Freedom Conference brings conservative thinkers to Steamboat

Former VP Cheney and daughter Liz top speakers

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David Bohrer/courtesy

Former Vice President Dick Cheney and his daughter, Liz, will be the keynote speakers for the fifth annual Freedom Conference in August.

photo

David Bohrer/courtesy

Liz Cheney, daughter of former Vice President Dick Cheney, will appear with her father as a keynote speaker at the fifth annual Freedom Conference in August.

— This year’s Freedom Conference in Steamboat Springs, with former Vice President Dick Cheney and senate candidate Liz Cheney as headlining speakers, has been sold out since June 1. But Routt County residents who are not registered for the conference still have an opportunity to experience it through three bonus sessions that have been opened to the public.

Organizer Rick Akin, of Steamboat Springs, said Monday he understands that some people may feel left out of the two-day conference on Friday and Saturday. It includes speakers and seminars on diverse topics from confronting Islamist terrorism, the changing media landscape, gun control, state sovereignty and educational issues.

“Last year at this time we were still selling tickets,” Akin said. “For folks who aren’t registered, we’ve managed to provide three sessions at no fee or a nominal fee.”

A two-hour presentation titled “Defenders of Capitalism” is being offered first-come, first-served at 9 a.m. Friday in the Burgess Creek Room at conference headquarters in the Steamboat Grand. It features two speakers, Yaron Brook and Michael Williams, who are immersed in the writings of Ayn Rand. Rand held that capitalism, as a social system, is based on individual rights, including property rights, and that capitalism in its purest form requires the separation of state and economics.

“We’re going to try to do a two-hour condensed version of a workshop we usually do in a full day,” Williams said. “People who are attracted to this conference are generally for free markets and smaller government but don’t have a full understanding of what capitalism requires.”

Williams said the condensed seminar is geared to the general public and will present the tenets of capitalism from both an academic and activist stance but not so much in the context of partisan politics.

“Neither (political) party today really represents the capitalist viewpoint,” Williams said.

Brook teaches at the Ayn Rand Institute, and Williams is the director of the “Defenders of Capitalism” project for the Leadership Program of the Rockies.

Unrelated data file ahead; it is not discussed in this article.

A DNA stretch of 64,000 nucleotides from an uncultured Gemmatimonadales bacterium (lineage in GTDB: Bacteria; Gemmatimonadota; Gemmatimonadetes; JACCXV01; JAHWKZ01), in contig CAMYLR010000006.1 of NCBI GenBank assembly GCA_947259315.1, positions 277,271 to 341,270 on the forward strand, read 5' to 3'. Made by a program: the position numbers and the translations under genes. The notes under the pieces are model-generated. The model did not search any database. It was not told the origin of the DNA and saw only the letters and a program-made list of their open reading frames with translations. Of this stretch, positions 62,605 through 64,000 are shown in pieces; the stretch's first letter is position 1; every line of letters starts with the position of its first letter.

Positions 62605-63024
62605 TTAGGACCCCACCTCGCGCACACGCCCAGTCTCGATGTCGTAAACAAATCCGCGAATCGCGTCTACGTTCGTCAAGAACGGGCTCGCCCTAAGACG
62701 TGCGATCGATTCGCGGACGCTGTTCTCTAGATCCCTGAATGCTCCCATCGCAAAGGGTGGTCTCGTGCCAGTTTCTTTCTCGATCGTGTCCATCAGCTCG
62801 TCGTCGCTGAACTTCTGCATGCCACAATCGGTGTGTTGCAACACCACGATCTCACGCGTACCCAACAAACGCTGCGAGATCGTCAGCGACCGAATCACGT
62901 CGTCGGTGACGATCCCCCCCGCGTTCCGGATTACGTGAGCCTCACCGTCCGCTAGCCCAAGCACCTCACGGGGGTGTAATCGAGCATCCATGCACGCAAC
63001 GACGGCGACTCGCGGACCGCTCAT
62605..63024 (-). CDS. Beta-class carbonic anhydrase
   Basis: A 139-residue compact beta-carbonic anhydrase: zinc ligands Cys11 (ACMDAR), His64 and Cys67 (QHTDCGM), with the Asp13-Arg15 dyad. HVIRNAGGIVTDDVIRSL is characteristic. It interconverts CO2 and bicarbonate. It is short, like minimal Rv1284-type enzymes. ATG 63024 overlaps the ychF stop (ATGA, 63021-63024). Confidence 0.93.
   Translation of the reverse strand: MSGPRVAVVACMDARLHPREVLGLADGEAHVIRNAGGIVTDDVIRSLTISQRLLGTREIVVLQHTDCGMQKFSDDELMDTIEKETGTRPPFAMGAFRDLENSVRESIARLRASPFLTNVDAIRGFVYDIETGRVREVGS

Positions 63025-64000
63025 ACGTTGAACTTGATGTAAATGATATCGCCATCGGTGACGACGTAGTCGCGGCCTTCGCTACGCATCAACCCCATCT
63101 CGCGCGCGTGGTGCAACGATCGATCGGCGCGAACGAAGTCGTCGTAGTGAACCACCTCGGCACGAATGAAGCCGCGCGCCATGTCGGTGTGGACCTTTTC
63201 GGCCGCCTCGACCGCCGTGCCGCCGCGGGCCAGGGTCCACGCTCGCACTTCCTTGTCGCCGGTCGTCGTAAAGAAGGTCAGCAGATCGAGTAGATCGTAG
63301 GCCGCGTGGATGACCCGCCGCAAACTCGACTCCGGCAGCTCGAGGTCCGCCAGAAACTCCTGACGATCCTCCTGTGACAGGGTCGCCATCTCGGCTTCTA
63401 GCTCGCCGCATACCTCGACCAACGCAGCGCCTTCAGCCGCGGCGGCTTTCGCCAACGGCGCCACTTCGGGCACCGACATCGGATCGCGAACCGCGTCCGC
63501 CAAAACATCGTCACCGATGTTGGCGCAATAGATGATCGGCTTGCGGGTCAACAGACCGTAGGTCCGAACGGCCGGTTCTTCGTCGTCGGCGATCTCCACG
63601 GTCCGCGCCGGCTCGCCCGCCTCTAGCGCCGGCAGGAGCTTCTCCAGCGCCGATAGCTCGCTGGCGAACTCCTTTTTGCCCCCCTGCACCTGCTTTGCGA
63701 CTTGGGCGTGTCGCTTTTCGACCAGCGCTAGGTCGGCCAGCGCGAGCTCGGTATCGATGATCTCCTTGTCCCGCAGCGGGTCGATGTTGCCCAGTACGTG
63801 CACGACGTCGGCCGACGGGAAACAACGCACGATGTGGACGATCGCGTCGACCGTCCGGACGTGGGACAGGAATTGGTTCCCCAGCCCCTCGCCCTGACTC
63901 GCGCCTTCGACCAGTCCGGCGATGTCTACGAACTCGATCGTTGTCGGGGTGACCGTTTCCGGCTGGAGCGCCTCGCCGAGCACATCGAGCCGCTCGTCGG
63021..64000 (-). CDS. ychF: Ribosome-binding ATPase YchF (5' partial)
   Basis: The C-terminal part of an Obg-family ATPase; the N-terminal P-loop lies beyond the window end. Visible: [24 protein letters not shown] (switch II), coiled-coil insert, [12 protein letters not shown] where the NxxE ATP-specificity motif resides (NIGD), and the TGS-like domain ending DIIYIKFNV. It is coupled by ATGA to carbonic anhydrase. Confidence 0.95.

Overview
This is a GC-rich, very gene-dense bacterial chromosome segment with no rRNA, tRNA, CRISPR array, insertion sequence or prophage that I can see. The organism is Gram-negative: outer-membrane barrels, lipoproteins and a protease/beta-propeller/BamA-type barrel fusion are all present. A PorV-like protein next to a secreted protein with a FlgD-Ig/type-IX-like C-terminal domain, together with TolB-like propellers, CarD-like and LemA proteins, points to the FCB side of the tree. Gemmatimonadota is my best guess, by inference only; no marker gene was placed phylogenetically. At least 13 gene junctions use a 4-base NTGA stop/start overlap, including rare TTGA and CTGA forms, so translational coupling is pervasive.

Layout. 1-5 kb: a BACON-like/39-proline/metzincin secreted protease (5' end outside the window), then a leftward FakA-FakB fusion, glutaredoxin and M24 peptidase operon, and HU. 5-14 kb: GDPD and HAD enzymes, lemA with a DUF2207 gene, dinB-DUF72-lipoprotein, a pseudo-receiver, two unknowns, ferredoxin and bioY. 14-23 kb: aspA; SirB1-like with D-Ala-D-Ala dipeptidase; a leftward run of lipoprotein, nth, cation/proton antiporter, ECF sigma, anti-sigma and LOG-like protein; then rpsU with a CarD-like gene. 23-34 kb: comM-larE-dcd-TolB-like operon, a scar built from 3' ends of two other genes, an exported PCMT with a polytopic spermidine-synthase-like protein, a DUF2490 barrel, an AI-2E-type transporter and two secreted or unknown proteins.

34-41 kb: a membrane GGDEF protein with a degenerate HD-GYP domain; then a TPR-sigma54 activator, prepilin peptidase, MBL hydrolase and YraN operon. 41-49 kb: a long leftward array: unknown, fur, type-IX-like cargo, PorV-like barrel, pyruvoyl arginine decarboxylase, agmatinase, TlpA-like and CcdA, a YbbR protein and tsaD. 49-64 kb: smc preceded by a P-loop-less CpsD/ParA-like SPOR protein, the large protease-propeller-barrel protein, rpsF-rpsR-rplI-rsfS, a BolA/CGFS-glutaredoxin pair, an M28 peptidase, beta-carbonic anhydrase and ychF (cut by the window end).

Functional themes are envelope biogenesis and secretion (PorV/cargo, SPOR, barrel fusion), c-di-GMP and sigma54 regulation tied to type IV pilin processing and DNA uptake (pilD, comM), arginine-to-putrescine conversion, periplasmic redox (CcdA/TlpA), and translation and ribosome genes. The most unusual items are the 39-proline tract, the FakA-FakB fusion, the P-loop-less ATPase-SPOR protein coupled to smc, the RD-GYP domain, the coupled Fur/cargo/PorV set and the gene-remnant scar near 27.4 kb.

Two more sessions are available at overlapping times at the end of the Freedom Conference on Saturday afternoon. The Rev. C.L. Bryant, who will talk at the closing luncheon, thinks that more African-Americans would ascribe to conservative political values if they had a different understanding of freedom.

Bryant has written that too many black Americans think freedom “is government doing more to overcompensate for wrongdoings during the pre-civil rights era. Instead of touting the individual achievement, autonomy and freedom from government that would lead to true equal opportunity, they demand that government give handouts, not a hand up. These handouts weaken us and, in Obama’s own words, encourage dependency and diminish motivation.”

The public is welcome to attend Bryant's presentation from 2:30 to 4:30 p.m., again first-come, first-served, at no charge in the Spring Creek Room at the Steamboat Grand.

Also speaking on “A New Course for Freedom” at about the same time as Bryant will beThomas Krannawitter, a former university professor who is formulating new strategies for educating and persuading people in the middle of the political spectrum about conservative viewpoints, Akin said.

Krannawitter is the director of the "Defenders of the Declaration" program of the Leadership Program of the Rockies. His talk, from 2:30 to 3:30 p.m., is in the Burgess Creek Room at the Grand and is free to the public with limited seating available.

The conference is hosted by the Steamboat Institute.

To reach Tom Ross, call 970-871-4205 or email tross@SteamboatToday.com

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